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view In Focus: Haiti Six Months After as presented by: Denver Post


Lake Powell is a man-made reservoir on the Colorado river. Located in the United States between Utah and Arizona, Lake Powell is surrounded by magnificent Navajo sandstone canyon walls in bright oranges, reds, and whites. These striking colors contrast beautifully with Lake Powell’s blue-green waters. Lake Powell is a sprawling, winding lake, and is the second largest man-made lake in the United States. The lake was made when Glen Canyon Dam was constructed in the early 1960s, flooding Glen Canyon. The lake, along with Horseshoe Bend and the notable Rainbow Bridge National Monument rock formation, is now part of the Glen Canyon National Recreation Area. Visitors to the lake can tour its waters via boat rental or guided tour. Tour operators and lodging can be found in the nearby town of Page in Arizona.

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view Lake Powell, Utah and Arizona, United States as presented by: Beautiful Places To Visit


The seas off China have been hit by their largest ever growth of algae, ocean officials said, with vast waves of green growth washing onto the shores of the Yellow Sea. However, it didn't stop beachgoers from swimming and playing in the green tide in the eastern city of Qingdao. The algae is not toxic nor detrimental to water quality. The State Oceanic Administration said on its website that the algae, enteromorpha prolifera, started to appear a week ago and had spread across an area of 7,500 square miles (28,900 square kilometres). The previous largest bloom was in 2008 when it affected around 13,000 square kilometres, it said.

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view China Hit by Largest Ever Algae Bloom as presented by: Telegraph Media Group


Welcome to Day 2 of Documerica Week on In Focus -- a new photo essay each day, featuring regions of the U.S. covered by the photographers of the Documerica Project in the early 1970s. Today's subject is the American Southwest, including Arizona, New Mexico, Colorado, Nevada, Utah, and California. The photos depict some of the challenges facing residents at the time: scarce resources, mining operations, growing cities and towns, as well as glimpses of people at work and play in the deserts, mountains and ocean shores. The Documerica Project was put together by the U.S. Environmental Protection Agency in 1971, with a primary goal of documenting adverse effects of modern life on the environment, but photographers were also encouraged to record the daily life of ordinary people, capturing a broad snapshot of America. Stay tuned for part 3 of Documerica Week tomorrow, when we travel to the Windy City.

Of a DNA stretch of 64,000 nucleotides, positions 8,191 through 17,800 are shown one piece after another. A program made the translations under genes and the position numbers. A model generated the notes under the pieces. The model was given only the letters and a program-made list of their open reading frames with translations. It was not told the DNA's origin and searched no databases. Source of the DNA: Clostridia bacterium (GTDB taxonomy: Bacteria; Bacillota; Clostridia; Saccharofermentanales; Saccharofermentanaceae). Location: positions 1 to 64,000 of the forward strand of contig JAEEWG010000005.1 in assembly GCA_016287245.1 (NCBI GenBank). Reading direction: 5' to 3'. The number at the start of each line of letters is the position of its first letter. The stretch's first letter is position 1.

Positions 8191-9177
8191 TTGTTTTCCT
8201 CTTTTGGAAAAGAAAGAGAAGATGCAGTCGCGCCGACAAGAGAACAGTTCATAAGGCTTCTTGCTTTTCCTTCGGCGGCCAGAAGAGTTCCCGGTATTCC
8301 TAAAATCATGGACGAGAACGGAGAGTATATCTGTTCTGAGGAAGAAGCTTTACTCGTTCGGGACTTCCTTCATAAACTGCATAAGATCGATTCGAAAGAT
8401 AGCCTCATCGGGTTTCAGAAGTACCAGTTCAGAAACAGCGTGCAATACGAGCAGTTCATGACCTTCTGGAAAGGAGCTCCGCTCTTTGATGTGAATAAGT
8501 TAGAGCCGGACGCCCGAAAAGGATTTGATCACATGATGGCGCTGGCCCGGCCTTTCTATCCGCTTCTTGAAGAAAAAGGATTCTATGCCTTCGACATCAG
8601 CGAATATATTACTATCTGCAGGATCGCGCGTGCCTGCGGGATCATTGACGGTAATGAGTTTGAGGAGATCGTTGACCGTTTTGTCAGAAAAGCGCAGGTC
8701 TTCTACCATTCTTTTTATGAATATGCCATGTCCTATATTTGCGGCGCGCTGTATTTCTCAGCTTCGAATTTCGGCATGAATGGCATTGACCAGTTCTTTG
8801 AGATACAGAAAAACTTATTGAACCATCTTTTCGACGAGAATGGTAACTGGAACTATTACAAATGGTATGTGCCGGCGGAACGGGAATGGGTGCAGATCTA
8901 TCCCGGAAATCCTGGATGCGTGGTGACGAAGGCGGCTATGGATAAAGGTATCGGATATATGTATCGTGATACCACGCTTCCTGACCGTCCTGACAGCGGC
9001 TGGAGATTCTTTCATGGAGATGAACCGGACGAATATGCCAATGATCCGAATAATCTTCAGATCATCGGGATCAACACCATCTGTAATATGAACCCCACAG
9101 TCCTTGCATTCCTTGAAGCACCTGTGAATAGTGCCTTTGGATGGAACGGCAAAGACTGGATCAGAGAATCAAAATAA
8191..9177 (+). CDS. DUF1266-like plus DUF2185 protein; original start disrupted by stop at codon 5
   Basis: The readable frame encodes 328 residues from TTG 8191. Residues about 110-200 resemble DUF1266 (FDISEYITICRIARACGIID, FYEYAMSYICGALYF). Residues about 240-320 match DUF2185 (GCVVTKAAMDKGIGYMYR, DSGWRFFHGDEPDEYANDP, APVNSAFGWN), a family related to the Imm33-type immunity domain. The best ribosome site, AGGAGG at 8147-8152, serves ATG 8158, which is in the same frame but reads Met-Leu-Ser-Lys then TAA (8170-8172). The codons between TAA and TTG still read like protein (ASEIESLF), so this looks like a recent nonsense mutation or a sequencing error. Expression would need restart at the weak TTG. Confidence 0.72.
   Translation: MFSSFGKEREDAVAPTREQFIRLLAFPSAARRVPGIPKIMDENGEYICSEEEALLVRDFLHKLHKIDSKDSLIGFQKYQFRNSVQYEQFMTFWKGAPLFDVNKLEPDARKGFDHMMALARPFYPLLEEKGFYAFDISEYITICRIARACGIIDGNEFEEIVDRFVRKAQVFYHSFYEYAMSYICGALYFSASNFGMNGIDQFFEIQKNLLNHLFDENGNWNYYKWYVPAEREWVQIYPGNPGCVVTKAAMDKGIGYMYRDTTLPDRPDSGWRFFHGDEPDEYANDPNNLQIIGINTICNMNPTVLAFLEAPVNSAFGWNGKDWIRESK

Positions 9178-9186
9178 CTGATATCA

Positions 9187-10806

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view America in the 1970s: The Southwest as presented by: The Atlantic


Purple is a versatile color. Combining the fire of red with the serenity of blue, it has the ability to soothe as well as excite passion. Purple is prevalent in nature in everything from eggplants to amethysts, and humans have adopted it as a symbol of royalty. Here, snow-covered fir trees appear lilac during sunrise in Germany's Black Forest. The forest is located in southwest Germany, where it is known as Schwarzwald. Streetlights create a play of color on an empty street corner in Arles, a historic city in Provence, France, and the setting of many well-known works by Dutch painter Vincent Van Gogh. A close-up shows purple crocuses flecked with bright yellow pollen in Washington, D.C.

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view Life in Color: Purple as presented by: National Geographic